I’ve probably talked about this on here before, but it’s on my mind now so I’ll ramble on some more. I am equal parts analytical and creative, equally ambitious and driven with the other half of me seeking balance in all endeavors. As a result, I am constantly reevaluating and shifting and pivoting. I, like so many other creative entrepreneurs I see, have a lot of type A tendencies, wanting to control my environment and stick with what works. It has taken me a long time to realize that I actually thrive with structure and routine, that with that, it allows the other hyper creative parts of me to excel. But, because half of me is lead by a wildly creative and intuitive nature it can take those habits a long time to set in. And when they are, finally, firmly set, I want them to stay that way forever. I don’t want to rock the boat. As a result, change, any change is hard for me. Any shift in routine can throw me rampantly out of whack and cause me weeks of having to reorient myself back to those winning habits that took me so long to secure.
I notice this because my husband is the opposite, he is very structured, habits are not hard to set and if a wave comes, those habits are so deeply engrained in his DNA that he is quickly back at them. I have to literally write my goals out in front of me, because if I don’t, I will forget about them. Months later, I will realize I’ve derailed when deep down I still have those same goals and they are still calling me but now they’ve gotten pushed aside by something else distracting, by another idea I had to implement, another thought I had to write down, another thing I had to pursue.
A few months ago I found a list of goals that I had written when I was seventeen, which was eighteen years ago. What was weirdly comforting about finding this list was that the goals were almost identical to those that I have now and were deeply holistic in nature. It showed me that we are who we are and probably always will be, regardless of any other life circumstances or change in life.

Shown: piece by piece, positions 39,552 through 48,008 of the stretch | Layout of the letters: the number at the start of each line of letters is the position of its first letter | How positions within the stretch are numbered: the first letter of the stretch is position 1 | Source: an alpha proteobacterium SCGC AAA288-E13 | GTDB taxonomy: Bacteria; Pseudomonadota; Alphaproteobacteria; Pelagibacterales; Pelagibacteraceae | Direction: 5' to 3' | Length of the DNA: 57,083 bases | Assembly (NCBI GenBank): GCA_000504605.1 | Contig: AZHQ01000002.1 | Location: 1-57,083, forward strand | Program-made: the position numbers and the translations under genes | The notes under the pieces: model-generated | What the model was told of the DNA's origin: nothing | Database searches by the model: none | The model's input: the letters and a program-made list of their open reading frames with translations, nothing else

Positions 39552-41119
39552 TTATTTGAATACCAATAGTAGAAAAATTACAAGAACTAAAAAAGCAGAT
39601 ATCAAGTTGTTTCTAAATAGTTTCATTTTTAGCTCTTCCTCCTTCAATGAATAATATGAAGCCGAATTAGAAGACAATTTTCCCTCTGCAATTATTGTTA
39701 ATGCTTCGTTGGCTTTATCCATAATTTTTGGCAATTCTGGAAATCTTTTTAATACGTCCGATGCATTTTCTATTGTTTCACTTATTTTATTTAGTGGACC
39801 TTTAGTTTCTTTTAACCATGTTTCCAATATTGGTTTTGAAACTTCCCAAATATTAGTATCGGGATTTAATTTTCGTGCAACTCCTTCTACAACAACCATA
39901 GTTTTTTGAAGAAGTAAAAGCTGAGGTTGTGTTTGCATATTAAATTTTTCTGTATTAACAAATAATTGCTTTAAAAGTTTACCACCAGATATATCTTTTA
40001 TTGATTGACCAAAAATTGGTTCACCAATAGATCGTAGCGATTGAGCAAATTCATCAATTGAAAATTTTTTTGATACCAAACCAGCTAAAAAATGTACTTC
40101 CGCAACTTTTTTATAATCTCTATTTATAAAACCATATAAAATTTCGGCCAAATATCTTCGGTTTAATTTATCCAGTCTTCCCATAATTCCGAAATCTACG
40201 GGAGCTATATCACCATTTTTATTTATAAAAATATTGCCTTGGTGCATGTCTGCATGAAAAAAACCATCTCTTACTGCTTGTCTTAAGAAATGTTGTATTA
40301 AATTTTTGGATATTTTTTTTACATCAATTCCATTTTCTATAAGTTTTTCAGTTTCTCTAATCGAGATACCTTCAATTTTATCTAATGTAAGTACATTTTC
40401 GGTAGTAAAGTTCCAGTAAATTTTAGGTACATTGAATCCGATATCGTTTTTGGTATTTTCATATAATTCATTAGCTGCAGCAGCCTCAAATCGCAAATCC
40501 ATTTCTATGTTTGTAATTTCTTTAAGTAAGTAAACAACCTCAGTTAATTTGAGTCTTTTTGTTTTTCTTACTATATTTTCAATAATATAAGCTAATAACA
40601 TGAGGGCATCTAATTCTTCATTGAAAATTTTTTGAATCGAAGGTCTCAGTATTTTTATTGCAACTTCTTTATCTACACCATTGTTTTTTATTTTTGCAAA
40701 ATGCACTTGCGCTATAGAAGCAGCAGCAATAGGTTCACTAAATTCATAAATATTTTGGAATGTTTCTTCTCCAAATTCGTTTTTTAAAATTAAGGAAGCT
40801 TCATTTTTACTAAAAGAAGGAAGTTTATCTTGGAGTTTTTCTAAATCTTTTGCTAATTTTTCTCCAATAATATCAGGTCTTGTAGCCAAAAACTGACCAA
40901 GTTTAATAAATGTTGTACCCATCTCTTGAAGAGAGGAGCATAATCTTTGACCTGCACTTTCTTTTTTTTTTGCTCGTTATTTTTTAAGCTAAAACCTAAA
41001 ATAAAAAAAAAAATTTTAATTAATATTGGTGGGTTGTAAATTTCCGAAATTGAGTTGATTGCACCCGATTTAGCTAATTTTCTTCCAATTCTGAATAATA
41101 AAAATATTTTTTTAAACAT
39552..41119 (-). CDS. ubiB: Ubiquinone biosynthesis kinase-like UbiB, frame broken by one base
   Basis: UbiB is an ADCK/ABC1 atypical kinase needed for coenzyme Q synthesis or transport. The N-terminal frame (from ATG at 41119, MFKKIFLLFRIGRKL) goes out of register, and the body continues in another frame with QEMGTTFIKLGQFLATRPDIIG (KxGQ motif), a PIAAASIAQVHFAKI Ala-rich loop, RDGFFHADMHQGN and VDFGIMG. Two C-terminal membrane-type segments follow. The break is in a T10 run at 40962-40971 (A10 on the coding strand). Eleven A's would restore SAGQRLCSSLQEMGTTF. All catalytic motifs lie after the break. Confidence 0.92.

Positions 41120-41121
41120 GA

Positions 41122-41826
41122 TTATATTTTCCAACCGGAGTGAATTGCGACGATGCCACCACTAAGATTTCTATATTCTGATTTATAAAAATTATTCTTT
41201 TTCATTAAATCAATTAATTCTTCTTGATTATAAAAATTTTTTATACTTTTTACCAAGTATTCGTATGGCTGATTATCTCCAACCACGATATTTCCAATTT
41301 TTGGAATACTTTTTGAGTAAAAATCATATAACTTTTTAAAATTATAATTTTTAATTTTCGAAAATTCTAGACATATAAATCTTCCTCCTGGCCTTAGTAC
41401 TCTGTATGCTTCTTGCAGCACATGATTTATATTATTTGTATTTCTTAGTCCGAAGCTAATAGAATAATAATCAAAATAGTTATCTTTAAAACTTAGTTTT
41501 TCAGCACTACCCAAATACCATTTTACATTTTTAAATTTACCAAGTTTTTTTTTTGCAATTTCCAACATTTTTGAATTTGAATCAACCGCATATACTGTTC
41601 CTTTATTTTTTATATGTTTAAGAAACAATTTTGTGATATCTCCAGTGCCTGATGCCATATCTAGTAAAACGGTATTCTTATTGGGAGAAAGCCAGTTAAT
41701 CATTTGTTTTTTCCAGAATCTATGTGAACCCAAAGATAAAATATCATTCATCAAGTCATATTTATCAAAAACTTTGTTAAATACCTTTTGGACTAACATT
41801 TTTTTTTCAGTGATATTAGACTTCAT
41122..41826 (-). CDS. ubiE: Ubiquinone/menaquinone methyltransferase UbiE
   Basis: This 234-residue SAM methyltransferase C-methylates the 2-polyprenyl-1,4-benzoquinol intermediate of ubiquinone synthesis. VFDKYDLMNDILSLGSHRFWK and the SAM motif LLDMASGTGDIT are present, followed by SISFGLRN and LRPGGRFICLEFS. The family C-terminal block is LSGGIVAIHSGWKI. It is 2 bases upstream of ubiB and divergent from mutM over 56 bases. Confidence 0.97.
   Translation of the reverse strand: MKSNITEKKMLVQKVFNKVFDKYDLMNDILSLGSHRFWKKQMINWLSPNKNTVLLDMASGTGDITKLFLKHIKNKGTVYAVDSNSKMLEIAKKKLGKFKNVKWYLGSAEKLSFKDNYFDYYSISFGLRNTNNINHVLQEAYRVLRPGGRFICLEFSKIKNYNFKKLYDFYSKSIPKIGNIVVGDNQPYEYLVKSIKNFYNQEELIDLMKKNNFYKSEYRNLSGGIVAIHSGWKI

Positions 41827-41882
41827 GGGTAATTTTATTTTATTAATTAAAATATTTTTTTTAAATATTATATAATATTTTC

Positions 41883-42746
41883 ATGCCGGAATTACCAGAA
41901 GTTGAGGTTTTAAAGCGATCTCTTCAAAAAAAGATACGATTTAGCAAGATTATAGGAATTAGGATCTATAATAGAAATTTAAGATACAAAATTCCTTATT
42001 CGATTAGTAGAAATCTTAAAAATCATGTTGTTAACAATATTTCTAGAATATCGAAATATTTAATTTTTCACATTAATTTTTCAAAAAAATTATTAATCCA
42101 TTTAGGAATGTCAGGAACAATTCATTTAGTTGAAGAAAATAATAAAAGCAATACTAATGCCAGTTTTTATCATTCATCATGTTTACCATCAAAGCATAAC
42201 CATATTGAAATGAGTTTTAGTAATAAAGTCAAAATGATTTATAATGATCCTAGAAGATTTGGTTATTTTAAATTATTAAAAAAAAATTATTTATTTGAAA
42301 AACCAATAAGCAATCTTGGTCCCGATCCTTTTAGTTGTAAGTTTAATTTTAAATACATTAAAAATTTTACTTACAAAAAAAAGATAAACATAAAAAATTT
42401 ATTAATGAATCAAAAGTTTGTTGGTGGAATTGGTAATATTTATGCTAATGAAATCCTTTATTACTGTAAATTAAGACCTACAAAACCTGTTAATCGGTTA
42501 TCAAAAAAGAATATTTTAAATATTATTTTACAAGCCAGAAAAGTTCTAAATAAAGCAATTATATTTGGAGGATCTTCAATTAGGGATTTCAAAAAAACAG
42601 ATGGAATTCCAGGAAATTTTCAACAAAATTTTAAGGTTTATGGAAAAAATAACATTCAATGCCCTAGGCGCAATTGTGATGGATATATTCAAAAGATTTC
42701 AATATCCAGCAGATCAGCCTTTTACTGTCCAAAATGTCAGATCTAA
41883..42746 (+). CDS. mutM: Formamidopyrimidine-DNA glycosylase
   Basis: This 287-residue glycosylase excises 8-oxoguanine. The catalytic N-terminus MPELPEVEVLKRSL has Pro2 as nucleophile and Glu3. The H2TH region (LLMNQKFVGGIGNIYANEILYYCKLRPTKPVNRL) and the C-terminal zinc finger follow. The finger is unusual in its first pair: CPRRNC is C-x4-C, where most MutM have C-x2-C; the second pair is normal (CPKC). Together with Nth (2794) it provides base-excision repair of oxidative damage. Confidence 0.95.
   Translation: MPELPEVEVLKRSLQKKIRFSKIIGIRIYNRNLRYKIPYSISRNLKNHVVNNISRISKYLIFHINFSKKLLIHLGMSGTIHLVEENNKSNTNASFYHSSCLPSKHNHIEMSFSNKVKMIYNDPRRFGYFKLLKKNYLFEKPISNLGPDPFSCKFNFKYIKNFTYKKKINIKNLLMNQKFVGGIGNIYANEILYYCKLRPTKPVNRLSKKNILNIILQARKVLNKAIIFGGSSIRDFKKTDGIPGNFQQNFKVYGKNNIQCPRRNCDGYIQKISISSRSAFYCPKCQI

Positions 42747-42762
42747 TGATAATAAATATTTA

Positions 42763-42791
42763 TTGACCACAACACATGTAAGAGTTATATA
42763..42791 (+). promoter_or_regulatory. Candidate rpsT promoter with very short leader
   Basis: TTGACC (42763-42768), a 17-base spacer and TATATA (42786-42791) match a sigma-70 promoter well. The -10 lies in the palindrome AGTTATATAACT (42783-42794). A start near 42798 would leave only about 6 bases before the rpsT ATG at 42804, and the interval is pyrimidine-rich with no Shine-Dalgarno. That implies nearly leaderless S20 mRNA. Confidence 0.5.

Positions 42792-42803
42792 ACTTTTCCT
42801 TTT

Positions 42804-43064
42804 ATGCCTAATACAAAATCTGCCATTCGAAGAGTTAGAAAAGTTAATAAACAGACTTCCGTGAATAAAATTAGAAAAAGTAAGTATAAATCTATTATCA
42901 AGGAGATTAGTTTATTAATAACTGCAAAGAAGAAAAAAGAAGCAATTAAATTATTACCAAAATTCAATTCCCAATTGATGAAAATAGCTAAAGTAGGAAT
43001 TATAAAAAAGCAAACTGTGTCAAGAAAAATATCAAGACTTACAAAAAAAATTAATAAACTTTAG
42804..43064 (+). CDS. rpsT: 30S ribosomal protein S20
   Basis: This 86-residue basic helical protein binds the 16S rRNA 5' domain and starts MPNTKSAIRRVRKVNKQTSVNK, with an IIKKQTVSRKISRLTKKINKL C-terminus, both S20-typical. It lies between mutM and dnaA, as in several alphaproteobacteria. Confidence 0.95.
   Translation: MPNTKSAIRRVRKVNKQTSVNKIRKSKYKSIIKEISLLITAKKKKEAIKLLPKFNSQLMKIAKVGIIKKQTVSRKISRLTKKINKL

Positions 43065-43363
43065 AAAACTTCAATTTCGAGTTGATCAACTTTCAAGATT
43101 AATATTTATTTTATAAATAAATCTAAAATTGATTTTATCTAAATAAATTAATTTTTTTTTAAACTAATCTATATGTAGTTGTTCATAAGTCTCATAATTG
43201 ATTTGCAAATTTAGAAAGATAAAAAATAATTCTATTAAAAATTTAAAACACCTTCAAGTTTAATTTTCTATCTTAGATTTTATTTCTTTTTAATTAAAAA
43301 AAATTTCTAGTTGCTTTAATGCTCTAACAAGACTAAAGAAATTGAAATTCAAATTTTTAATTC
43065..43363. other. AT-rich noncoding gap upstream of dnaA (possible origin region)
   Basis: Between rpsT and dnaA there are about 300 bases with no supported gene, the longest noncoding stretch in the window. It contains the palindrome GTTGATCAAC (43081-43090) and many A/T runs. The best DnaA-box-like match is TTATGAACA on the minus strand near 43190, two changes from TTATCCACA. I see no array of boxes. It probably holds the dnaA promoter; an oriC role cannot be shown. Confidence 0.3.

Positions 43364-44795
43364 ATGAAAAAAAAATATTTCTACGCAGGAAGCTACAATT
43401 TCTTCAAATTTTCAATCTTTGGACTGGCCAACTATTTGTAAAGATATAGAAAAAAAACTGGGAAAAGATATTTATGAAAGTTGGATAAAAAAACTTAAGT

I say this, because despite my tendencies to not want to rock the boat for fear of getting knocked off path, for fear of losing track of my hard-won habits, I think embracing and sometimes seeking change is important. I’ve been taught, through repeated experience, that life isn’t static, that everything is temporal, and that you can really only control so much. You’re going to get old, you’re going to die, there will be hard times, there will be beautiful times, our youth fades, we can all build sand castles, but they are all going to get washed away eventually, this is life. These thoughts are actually not depressing to me, they are empowering.
What’s more beautiful than making the most of every moment by acknowledging the good and shifting towards the better? When you don’t shift course you can actually stay in a rocking boat longer, you’re just getting repeatedly rocked by the same waves. By staying the course you can sometimes lose sight of your choice in the matter, versus realizing you may have the opportunity to sail to smoother seas and the chance to see a different and possibly more fulfilling horizon. I think that taking a big risk and forcing yourself to rock the boat that you are in can be hugely rewarding; an act of bravery (because it is always terrifying!) that can lead to unprecedented personal growth.
I challenge you to look around you, what can you change? What path have you been wanting to pursue? What isn’t working? What is? Take a risk, make a change, and I’m willing to bet that it will pay off in ways you never imagined.